Sunday, January 31, 2021

Survivorship bias?

I'm aware that by surviving as a business for 41 years I tend to look back with a survivor bias. I succeeded because I did this or that, instead of maybe just being lucky. Or simply by surviving, I give too much credit to my own attributes. 

That said, I do think I managed to avoid that one big, killer mistake. Looking back, there were a lot of decisions that could have gone either way. 

I made a ton of mistakes--some of them were very close calls. I remember walking to the corner near my store every day for years thinking, "If anything happens today, we're done."

I did start to pile up experience after awhile, and much of that experience came from trial and error; learning as much or more from the errors as from the successes.

Eventually, I felt like I could look at other business and judge their viability by the decisions I saw them making. Of course, I couldn't see the hidden attributes--their level of perseverance or how many resources they had in reserve, but generally speaking I could see if they were zigging when the market was zigging or zagging when the market was zagging.

When they zigged when it was zagging, I'd think, "ah, oh." 

So...Killer mistakes:

Over expanding. (My biggest mistake. I call it the Duncan Corollary (😀) to the Peter Principle. A business owner will expand to their level of incompetence.)

Not recognizing a bubble. (We're all forgiven our first one.)

Under-expanding or not having enough inventory. This seems to be fueled by the business school models of turnover and selling only the bestsellers, carrying what everyone else carries,  instead of making your store unique. Either that, or spending too much money on overhead and taking home too much money instead of buying product.

Too many employees. (Don't own a store is you don't want to work it.)

Letting a manager run the store before it is established. If you run a Mom and Pop business, you make enough money for Mom and Pop--or a Manager--but not both. At least, at first.

Moving uptown or downtown instead of improving existing location. (I suppose not moving when you have a bad location would be equally bad, but I never made that particular mistake.)

Losing zest for the business. (Keep looking for ways to renew your interest. I ain't just about the money.)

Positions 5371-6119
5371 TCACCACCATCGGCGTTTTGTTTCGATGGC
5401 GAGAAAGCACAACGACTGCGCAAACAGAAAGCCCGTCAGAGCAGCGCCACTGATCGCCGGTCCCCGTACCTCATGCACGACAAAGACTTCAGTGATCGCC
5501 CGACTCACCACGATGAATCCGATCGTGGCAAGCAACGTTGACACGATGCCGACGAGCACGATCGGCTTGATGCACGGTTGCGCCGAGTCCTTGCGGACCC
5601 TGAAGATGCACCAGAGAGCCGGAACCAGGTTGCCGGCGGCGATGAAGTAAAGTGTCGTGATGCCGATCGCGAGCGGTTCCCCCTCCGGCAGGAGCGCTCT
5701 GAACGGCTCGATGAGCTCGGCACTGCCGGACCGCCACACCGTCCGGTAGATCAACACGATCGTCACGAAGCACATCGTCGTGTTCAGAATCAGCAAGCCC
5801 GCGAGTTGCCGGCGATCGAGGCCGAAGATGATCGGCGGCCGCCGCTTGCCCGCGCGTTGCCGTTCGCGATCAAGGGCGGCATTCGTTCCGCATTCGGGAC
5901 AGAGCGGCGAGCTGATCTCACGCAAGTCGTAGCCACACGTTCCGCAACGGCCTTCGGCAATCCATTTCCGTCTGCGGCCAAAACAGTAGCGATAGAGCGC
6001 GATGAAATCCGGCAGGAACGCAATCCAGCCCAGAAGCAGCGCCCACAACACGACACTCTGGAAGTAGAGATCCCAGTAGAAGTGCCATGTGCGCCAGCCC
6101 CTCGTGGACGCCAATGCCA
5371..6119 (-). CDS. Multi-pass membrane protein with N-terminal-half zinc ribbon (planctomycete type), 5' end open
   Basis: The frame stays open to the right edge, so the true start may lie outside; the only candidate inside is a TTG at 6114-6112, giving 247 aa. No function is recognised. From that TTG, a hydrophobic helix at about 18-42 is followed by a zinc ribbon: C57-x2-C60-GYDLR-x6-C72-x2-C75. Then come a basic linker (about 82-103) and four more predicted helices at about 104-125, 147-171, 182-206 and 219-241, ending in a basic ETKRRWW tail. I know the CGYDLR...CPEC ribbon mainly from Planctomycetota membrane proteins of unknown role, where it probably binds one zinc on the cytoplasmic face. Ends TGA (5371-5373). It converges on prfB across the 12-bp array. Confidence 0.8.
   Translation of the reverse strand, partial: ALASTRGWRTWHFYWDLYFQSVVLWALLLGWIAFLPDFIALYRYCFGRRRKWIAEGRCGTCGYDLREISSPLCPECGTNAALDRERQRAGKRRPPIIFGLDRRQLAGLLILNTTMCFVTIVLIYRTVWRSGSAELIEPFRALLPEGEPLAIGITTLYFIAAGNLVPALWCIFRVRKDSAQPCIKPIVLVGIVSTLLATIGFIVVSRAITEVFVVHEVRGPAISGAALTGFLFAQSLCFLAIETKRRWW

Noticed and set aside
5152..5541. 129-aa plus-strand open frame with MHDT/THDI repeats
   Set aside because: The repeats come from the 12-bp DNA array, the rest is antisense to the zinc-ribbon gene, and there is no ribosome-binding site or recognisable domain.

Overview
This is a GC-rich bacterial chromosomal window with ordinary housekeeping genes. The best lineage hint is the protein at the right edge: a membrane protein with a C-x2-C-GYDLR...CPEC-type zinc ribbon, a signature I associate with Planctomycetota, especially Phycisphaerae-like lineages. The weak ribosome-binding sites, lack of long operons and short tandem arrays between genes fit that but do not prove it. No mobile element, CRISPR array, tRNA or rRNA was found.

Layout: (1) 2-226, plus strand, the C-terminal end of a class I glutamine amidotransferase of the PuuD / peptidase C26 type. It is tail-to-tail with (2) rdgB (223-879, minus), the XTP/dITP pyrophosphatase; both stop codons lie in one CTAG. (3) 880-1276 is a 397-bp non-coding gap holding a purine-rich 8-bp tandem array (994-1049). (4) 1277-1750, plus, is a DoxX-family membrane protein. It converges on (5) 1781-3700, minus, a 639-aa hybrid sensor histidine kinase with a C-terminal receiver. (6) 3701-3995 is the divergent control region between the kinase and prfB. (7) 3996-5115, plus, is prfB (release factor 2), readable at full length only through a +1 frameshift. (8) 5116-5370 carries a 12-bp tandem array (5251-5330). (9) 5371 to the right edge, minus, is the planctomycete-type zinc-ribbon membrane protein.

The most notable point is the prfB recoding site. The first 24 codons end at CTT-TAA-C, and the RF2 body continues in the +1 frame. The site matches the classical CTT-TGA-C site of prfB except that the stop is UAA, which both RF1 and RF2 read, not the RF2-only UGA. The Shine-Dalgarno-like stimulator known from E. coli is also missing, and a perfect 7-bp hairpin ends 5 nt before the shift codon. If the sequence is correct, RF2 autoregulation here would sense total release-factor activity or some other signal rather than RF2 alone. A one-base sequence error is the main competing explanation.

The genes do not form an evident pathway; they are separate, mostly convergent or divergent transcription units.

Overbooking and overworking. (Big one; I think as many businesses fail from burnout as from lack of money--and the two are inextricably linked.)

Trying to underprice everyone else instead of trying for a retail markup. Conversely, you don't want to overcharge either. Early on, someone told me that you need 40% gross profit margin, and that the closer you charge to retail price, the healthier you are. 41 years later, this still holds true. 

Spending too much money on looks or brand or on advertising. People put way too much stock in "image." It really comes down to whether you have what the customer wants at a price they're willing to pay. They may like your shiny fixtures, but it doesn't mean they'll pay more for them.

Having lousy customer relations. (The number of stores who don't greet their customers is amazing to me.)

Not seeing when a product is dying, or guessing a product is dying too soon. 

Not doing the math. Sometimes there just isn't enough longterm demand, no matter how hard you work or how winning your personality.

Not diversifying. This is a big mistake in Bend. Specialty stores will do well at first, but if they falter or their specialty falters or they get increased competition, they have nothing else to fall back on. Up until recently Bend wasn't big enough to do that. And even if it works now, why not have some backup?

I'm sure there are many more, but these are the ones off the top of my head.

Jonesing for Tolkien.

 Wow. The combination of watching "The Dig" and reading a history of the Vikings, "The Children of Ash and Elm," has really got me jonesing to write a Tolkien pastiche again.